Wednesday, June 7, 2017

A look back at five playoff rookie double-dippers

Jake Guentzel is having the sort of rookie playoff year that every NHL player dreams of. To play well under the pressure of the post-season as an NHL rookie is rare, and for most players it's a once-in-a-lifetime experience.

Or, in the case of Matt Murray, twice in a lifetime.

Yes, Murray is technically still a rookie, even though he's on the verge of winning his second Stanley Cup as a starting goaltender. That's because he only played a handful of games during the 2015-16 regular season, meaning he didn't lose his rookie eligibility. He'll probably be named the goalie on this year's all-rookie team, and he might collect the award with two Cup rings in his pocket.

Murray is an extreme case, but it's actually not all that rare for NHL players to get multiple playoff runs when they're still considered rookies. It happened to current players like Torey Krug, Chris Kreider, Logan Couture and Tyler Toffoli. One of the Predators trying to prevent Murray from repeating as champion, P.K. Subban, pulled it off a few years ago.

And so did some of the best players in NHL history. So today, let's look back at five Hall of Famers who played well in the post-season as a rookie, and enjoyed it so much they did it again.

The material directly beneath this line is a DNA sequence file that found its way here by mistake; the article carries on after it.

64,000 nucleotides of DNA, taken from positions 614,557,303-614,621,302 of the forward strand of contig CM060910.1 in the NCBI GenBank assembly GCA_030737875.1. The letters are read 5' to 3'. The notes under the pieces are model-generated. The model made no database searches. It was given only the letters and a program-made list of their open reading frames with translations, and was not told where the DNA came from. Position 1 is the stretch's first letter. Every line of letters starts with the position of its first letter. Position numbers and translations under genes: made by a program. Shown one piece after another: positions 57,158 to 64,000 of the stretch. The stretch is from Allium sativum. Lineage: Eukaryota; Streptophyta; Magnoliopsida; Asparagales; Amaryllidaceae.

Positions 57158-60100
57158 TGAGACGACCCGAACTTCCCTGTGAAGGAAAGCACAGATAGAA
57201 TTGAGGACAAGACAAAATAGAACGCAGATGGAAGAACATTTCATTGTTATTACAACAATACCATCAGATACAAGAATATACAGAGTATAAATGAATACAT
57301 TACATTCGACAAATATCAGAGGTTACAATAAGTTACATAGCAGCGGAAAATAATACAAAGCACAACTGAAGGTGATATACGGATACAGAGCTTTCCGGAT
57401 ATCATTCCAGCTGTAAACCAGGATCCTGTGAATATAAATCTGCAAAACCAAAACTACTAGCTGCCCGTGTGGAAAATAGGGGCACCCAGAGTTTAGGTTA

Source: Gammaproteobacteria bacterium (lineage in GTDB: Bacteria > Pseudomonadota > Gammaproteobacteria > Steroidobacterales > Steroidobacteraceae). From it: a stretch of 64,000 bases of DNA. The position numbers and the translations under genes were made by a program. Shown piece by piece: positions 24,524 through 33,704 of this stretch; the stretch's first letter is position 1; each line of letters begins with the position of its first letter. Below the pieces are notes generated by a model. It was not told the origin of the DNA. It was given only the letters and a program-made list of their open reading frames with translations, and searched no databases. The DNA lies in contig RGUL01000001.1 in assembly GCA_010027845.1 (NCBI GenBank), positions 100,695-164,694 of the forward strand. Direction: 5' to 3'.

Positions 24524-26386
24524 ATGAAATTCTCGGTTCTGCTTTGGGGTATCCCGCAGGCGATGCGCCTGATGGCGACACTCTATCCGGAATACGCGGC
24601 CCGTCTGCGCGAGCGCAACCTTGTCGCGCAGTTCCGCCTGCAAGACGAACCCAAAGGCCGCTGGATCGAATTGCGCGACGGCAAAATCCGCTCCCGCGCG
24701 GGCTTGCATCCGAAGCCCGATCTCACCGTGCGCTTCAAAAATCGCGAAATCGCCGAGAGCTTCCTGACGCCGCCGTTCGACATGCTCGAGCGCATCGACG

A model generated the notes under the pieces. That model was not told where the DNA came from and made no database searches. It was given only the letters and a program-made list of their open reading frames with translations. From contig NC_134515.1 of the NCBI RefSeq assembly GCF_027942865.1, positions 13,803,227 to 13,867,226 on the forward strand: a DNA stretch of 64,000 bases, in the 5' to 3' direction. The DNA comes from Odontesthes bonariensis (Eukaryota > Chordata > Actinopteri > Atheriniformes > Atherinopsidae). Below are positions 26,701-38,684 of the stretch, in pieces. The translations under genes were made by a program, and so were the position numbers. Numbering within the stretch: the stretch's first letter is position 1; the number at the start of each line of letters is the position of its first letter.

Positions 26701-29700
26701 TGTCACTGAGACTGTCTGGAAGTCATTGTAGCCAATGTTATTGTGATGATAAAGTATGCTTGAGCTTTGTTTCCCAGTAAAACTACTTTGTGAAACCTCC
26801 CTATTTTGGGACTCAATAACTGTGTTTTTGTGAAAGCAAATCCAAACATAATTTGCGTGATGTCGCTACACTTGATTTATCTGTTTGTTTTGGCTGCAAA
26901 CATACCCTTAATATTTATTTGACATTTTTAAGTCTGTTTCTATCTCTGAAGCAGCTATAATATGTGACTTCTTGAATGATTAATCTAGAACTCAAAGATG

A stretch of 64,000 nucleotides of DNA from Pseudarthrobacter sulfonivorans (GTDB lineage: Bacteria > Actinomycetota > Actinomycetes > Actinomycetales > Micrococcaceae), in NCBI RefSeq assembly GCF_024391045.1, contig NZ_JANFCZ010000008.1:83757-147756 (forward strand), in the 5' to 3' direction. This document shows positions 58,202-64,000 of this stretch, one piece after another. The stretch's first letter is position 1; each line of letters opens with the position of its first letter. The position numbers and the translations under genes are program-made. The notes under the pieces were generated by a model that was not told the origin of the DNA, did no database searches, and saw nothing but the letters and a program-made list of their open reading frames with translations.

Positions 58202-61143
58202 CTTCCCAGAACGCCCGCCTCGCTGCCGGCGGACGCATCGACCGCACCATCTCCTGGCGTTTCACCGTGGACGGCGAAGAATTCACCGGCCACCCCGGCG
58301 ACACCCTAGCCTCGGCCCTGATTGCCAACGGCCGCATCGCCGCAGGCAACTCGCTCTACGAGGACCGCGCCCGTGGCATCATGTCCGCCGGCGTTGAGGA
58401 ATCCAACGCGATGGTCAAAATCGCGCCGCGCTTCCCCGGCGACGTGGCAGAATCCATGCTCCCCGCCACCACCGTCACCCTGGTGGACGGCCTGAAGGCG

Ken Dryden

Before Murray came along, Dryden was the go-to case for establishing playoff dominance right out of the gate. He'd only played in six regular season games when he took over as Montreal's starter for the 1971 playoffs, but he was fantastic, posting a very good (for the time) 3.00 goals-against average while leading the Canadiens to the Stanley Cup. For his performance, Dryden earned the Conn Smythe as playoff MVP.

He continued his dominance into the following season, finishing second to Bobby Orr in the Hart Trophy race and earning the Calder Trophy as rookie of the year. But his second playoff run wasn't quite as successful as his first. While he posted an even better GAA of 2.83, Dryden and the Canadiens had their reign ended by the Rangers in six games.

That loss ended up being a minor detour for Dryden on the way to six Stanley Cup rings, making him one of only two goaltenders to ever hit that mark.

>> Read the full post at The Hockey News

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